We then motored up the canal to Goes. The wait at the Wilhelminabrug passed without incident and we tied up just outside Goes to wait for the Ringbrug to open. Once through we decided not to go through the St Maartensbrug into the inner harbour as last time it was very noisy. This was a decision that was vindicated at 03.00 the next morning. However before that, we got tied up as the drizzle turned to heavier rain and after a cup of tea and some stroopwaffels we decided to brave the rain and go for a walk. Of course we have seen Goes before and most probably, in the rain before!
On our way back to the boat, up by the inner harbour we did notice a nightclub on the quayside advertising a birthday party for the Saturday night, more of this later! We then settled down to mussels in garlic sauce followed by steak and salad all washed down with a bottle of red. Finally we retired to bed and drifted off into a peaceful sleep. Kim, as is his habit, awoke around 03.00 for a call of nature. He then woke Wendy up to ask if she could hear all the noise! The nightclub was turning out and although we were far enough away not to have been actually woken up by the noise it was definitely apparent.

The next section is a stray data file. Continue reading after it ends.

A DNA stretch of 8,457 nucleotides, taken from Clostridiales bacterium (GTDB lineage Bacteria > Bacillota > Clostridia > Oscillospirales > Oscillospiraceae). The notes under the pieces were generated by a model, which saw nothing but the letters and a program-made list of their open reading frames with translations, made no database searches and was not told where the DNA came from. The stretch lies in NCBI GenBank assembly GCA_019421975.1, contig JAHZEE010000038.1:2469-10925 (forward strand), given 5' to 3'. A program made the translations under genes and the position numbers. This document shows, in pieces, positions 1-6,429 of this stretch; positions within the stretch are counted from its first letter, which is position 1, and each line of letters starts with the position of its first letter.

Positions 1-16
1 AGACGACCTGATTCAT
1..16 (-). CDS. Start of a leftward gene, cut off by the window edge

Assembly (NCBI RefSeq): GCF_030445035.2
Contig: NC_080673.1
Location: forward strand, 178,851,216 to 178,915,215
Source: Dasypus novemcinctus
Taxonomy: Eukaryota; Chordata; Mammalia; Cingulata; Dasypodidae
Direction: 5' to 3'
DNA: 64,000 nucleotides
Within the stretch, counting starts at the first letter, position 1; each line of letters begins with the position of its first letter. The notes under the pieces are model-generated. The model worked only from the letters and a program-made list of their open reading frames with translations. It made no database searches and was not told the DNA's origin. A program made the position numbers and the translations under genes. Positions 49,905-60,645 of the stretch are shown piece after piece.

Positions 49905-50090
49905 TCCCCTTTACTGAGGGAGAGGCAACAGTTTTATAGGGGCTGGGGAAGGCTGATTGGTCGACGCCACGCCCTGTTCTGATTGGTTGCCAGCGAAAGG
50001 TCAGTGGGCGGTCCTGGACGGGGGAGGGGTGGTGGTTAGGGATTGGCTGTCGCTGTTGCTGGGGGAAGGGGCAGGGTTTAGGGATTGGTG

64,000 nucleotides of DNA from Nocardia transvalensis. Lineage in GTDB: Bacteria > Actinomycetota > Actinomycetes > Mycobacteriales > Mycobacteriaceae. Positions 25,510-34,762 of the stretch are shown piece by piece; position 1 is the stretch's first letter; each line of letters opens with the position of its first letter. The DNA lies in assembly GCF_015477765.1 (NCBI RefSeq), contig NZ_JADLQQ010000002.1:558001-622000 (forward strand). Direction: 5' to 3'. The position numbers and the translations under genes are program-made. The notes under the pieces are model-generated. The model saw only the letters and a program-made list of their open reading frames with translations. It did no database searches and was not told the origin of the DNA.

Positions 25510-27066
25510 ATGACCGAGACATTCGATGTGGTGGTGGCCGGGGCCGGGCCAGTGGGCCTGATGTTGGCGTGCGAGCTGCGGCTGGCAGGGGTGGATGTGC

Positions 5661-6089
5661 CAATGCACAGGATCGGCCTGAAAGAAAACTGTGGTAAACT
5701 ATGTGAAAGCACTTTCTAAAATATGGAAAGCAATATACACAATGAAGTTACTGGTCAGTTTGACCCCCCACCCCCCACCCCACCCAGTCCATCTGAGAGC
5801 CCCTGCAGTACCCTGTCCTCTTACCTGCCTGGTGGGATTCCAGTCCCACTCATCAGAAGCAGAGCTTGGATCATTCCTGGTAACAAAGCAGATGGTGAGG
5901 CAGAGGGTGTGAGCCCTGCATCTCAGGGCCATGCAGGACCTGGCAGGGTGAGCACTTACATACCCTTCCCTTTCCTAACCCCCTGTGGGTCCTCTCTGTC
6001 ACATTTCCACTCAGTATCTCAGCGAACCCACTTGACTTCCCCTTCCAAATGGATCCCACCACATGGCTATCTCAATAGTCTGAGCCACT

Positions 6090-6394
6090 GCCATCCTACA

Sunday morning we awoke to clear blue sky and brilliant sunshine!
It was also quite breezy. Because we were booked home on the 19.20 Shuttle, were able to have a relaxed start, leaving Goes at 10.00 catching the last morning bridge opening.
And so we arrived at the lock heading back out into the Oosterschelede, ready for the next incident, this time with Kim helming and Wendy on the bow. Wendy got the bow line on without any problem, but since the boat probably still had some forward momentum, Kim could not get close enough to the lock wall mooring point and made a grab for it with the boat hook. Unfortunately, at full stretch with one hand on the boat hook and the other on the wheel, the boat hook slid out of his hand and fell into the water. Kim immediately jumped on the centre line, which we had prepared in case, and with Wendy fending the bow off, brought the boat swiftly back along side. The boat hook was then successfully recovered.
Back in the Oosterschelde, the wind was mostly abaft the beam so we set the genoa only and had a good sail all the way up to the Zandkreeksluis.